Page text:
We visited the amazing Getty Museum. Joanna and I took an art history class together in the spring, so we’re sort of experts in the field, and the museum was really neat. Our visit to the “free” museum began with a $15 parking fee and a tram ride up a steep hill to the beautiful campus.


The museum is spread through a few buildings, and the setting and architecture are as notable as the collections. The museum is wrapped around a large garden that is itself an art installation.


Of course, the food tour continued, too. We sampled the local cuisine at one of Joanna’s favorite Mexican restaurants.


And the other, equally important local cuisine, too.


Most notably, though, I made my triumphant return to eating Asian food in the U.S., with visits to a great Thai place and a Korean barbecue. Los Angeles was a great place to restart my ethnic eating. The city actually has the largest Thai population outside of Thailand in its Thai Town neighborhood. We ventured in past signs written in a familiar but incomprehensible language to Sanamluang Cafe, whose namesake I guess I visited, though I wasn’t aware of it at the time.


We started with a papaya salad, which was one of my favorites in Thailand but only thanks to Emmy’s affinity for it. In fact, I’m not sure I had ever had it in the States. And while this papaya salad was delicious, retaining the tangy spice of the original, it definitely wasn’t quite as good as the real thing. We also had crab rangoons, which were very good, though I’m always skeptical of how amazing something deep-friend can be.


My yellow curry, though, definitely matched the best curries we had in Thailand, and its spice had me sweating. Joanna’s pad see ew was also state of the art. I guess both dishes are relatively easy to export, since they’re not too complicated.


We left Sanamluang very satisfied, and I was particular reassured about my culinary future in America. Even after being in Southeast Asia, I’m still perfectly happy to eat what’s available right here.


The Korean barbecue was not only also a great eating experience but also a new adventure of sorts. I had never had Korean barbecue before, and the restaurant we went to — Hae Jang Chon, in the heart of Koreatown — was like nothing I’d ever seen before.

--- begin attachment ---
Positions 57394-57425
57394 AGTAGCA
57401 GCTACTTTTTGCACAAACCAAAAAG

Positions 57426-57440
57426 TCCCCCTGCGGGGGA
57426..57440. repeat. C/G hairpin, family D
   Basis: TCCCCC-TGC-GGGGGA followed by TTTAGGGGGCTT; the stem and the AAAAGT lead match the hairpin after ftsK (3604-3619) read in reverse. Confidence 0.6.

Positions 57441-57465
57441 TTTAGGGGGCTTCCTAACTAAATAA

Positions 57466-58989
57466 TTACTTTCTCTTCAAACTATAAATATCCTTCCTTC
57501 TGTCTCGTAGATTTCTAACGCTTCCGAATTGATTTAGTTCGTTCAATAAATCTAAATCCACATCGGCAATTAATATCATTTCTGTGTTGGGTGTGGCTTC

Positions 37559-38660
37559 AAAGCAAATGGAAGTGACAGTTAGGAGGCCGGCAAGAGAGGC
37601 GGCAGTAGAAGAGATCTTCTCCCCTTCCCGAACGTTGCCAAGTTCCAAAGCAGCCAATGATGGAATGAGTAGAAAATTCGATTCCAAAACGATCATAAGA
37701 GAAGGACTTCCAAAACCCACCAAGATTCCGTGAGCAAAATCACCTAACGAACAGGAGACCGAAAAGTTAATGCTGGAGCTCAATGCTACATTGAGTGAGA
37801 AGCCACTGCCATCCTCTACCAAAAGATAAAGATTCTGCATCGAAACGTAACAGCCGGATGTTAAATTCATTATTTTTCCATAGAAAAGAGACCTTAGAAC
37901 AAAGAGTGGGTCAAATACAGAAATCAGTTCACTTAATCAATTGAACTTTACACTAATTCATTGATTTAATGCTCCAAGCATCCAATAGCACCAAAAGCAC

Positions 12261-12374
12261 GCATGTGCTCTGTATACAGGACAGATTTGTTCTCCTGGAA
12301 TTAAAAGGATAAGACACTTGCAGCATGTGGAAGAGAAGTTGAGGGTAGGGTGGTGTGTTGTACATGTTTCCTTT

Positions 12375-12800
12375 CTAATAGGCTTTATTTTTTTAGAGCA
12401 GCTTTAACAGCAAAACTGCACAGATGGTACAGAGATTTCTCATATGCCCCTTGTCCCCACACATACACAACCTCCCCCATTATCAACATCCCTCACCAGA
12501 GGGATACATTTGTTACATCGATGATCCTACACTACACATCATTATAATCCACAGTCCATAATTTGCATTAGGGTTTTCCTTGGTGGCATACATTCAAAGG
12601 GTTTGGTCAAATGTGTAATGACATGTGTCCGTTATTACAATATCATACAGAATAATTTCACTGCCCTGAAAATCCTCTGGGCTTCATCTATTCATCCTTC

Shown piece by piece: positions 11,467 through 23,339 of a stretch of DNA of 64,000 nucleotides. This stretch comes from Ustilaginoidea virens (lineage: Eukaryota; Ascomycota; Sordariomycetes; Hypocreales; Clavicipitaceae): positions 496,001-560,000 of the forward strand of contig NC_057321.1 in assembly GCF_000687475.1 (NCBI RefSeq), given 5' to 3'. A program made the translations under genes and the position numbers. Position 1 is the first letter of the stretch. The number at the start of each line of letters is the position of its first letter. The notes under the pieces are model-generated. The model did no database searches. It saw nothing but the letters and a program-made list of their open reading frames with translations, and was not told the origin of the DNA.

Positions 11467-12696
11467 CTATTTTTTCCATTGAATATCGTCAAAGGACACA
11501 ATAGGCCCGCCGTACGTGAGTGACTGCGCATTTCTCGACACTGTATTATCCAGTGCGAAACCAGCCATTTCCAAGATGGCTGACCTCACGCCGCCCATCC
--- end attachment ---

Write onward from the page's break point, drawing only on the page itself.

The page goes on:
Hae Jang Chon serves all-you-can-eat barbecue that you cook at your table on a little stove. We chose four meats to start from the list of nineteen choices, and though that was more than enough food for the two of us, a larger group could easily have kept ordering.


They started us off with a couple little appetizers and a whole host of sauces and other accompaniments for our meats. Of course, we immediately had to ask for a tutorial, and our main course — the one we were supposed to cook ourselves — hadn’t even arrived. The young Korean couple seated nearby looked on with glee.


Once our meats arrived, we got to it. We ordered beef brisket, short rib, barbecue beef, and chicken. At first, we didn’t really know what we were doing, but we figured it out before too long. It didn’t hurt that really all you had to do was keep checking the meat to see if it was done.

IMG_4032The two in the background were putting us to shame with their barbecue skills.

The meats were delicious, and the only thing I regretted was that we were only two people. The entertainment aspect of the experience would have lasted much longer if we had had a larger group and thus, the stomach capacity required for more courses. But the meats we did have were very interesting, and very different from anything I had had before. Like steaks in the U.S., everything about these meats was designed for them to be eaten alone, and yet the flavor was as full as anything you would find in a more composed food. The flavors themselves were very different than I’ve tasted in other Asian food, too.

After our meats, and after our waiter teased us for not ordering a second course at an all-you-can-eat restaurant, he prepared fried rice for us right on our little personal stove. It was delicious, though at this point, I really couldn’t eat much more.


Los Angeles was a great reintroduction into ethnic eating in America after my time abroad, and a wonderful place to visit too. Thanks, Joanna!